Jennifer Smith of the Power Pak

Jennifer Smith inspired this “pak” to take action

The group came together in support of their friend and raised $400,000 for acute myeloid leukemia (AML) research.

“What if someone was so close to a cure for a very challenging type of cancer —   and you could make the difference?  What if you could directly move that knowledge from hope in a laboratory to reality in a patient’s life journey? With respect to AML, I believe the moment has arrived!”    

That was the rallying cry of business leader Jennifer Smith, who helped raise millions of dollars for cancer research while she was a member of City of Hope’s National Business Products Industry volunteer group. When Smith became a City of Hope® patient with her own difficult cancer journey, it did not dampen her efforts, but instead seemed to sharpen them. She remained a steadfast supporter and advocate for cures for AML at City of Hope.    

Smith’s friend Amy Langer said, “Jenn said that maybe she got sick so that she could be part of finding a cure. Her purpose was inspiring others.”      

Smith was born in Minnesota and graduated from Hamline University with a degree in business management. When her mother became ill in 1994, Smith left her job to help her dad run the family business, Town & Country Office Products. After selling that business, Smith started Innovative Office Solutions in 2001 and grew it into one of the nation’s largest independent office products and furniture dealers.  

She earned career awards, such as Ernst & Young’s Entrepreneur of the Year, and was inducted into the Minnesota Business Hall of Fame. Innovative Office Solutions was named one of Minnesota’s Best Places to Work for seven years.    

Jennifer Smith and the Power Pak
Front row: Jenn Smith, Sarah Valentini; middle row: Krista O'Malley, Amy Langer, Roberta Sydney, Michelle Kerr, Kara Trott; back row: Kimber Maderazzo, Alison Gutterman, Kimberly Etchings, Angie Bastian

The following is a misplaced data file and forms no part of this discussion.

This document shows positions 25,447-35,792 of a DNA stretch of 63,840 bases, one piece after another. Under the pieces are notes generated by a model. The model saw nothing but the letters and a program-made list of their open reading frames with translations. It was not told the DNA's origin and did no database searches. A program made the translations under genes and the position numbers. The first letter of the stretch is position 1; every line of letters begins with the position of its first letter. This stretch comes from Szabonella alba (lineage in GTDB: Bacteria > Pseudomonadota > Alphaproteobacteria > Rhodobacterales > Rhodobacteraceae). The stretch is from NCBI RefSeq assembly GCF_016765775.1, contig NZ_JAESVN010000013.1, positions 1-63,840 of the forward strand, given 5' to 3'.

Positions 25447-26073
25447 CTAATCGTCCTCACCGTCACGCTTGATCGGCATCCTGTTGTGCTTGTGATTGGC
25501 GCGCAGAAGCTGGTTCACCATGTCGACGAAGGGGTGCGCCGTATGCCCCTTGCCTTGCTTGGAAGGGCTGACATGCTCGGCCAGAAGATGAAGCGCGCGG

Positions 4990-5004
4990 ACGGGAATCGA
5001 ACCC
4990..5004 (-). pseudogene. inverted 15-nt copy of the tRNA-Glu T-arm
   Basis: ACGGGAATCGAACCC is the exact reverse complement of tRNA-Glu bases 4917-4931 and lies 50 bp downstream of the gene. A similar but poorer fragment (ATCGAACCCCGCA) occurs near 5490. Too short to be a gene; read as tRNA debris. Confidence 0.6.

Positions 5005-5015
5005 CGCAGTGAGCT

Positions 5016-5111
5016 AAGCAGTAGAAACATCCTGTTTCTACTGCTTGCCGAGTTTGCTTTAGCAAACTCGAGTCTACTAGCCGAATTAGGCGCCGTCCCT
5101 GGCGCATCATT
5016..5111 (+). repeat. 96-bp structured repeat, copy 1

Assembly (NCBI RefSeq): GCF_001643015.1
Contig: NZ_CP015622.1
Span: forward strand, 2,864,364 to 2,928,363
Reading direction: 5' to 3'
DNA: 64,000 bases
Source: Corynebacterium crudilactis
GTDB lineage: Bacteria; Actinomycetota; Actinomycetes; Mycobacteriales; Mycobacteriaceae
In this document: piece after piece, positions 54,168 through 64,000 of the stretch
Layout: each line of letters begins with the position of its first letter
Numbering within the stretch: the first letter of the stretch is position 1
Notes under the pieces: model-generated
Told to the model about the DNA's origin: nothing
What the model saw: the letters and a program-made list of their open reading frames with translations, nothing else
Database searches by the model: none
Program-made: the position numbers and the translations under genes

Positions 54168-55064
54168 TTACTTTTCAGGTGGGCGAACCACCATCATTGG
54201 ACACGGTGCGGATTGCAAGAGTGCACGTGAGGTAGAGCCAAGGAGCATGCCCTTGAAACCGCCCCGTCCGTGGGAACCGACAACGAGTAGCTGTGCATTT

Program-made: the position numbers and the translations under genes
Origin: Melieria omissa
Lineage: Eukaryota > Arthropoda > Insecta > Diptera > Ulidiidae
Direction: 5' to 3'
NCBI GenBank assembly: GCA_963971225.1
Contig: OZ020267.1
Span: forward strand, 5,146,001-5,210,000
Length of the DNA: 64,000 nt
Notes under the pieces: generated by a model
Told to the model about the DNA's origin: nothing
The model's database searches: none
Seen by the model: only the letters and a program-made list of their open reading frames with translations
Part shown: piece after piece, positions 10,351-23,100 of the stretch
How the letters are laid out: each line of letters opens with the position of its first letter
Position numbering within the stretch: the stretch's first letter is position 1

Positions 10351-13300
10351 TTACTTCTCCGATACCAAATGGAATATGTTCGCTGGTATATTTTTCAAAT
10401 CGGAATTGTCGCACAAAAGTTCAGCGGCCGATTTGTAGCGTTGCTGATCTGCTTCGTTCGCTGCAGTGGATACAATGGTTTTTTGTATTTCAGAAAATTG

In 2018, Smith was diagnosed with triple-negative breast cancer, which is 1% of all breast cancers and one of the most difficult to treat. In 2021, she developed treatment-related AML, something that happens in about 1% of all triple-negative breast cancer cases.     

Langer, the co-founder of the staffing and recruiting company Salo, was one of 10 friends Smith made through business who came together in support of Smith during her fight with cancer. The group inspired Krista O’Malley to create the My PowerPak app to inspire others to form such support groups; Smith and her friends used the early version of the holistic caregiving app to continue fundraising for her physician, Guido Marcucci, M.D.  

Another member of the group, Quantum Health Founder and Board Chair Kara Trott, says, “She was still running her business and fundraising from her hospital bed. She never lost hope. In my discussions with her, she was very honest about her situation, but she thought she had a purpose. She felt very strongly about the fundraising for research, and she really attached to that purpose. She wasn’t going to give up, literally not until her very last days.”  

Smith passed in late 2022. Together, Smith and her friends raised more than $400,000 to empower Marcucci’s research. With such support, his laboratory team has been:  

  • Investigating a targeted therapy that starves leukemia cells  
  • Developing a medication that inhibits the energy-producing functions of leukemia stem cells  
  • Exploring the use of CAR T cells to reprogram a patient’s T cells to selectively identify and kill cancer cells  

"Jenn rallied so many people to this cause. And I believe that, because of her, the next person with AML will have more time. And more hope.”  Guido Marcucci, M.D.   

In November 2023, Smith’s friends gathered to honor her and dedicate the Jennifer Smith Garden at City of Hope’s Los Angeles campus. O’Malley, Founder and CEO of My PowerPak, said the gathering for the garden dedication was impactful.  
 
“Hearing from Dr. Marcucci about what Jenn was able to help him do with his research was beautiful,” O’Malley said. “Jenn was always asking what’s possible, was futuristic and always on a mission to help others. That was her right to the end.”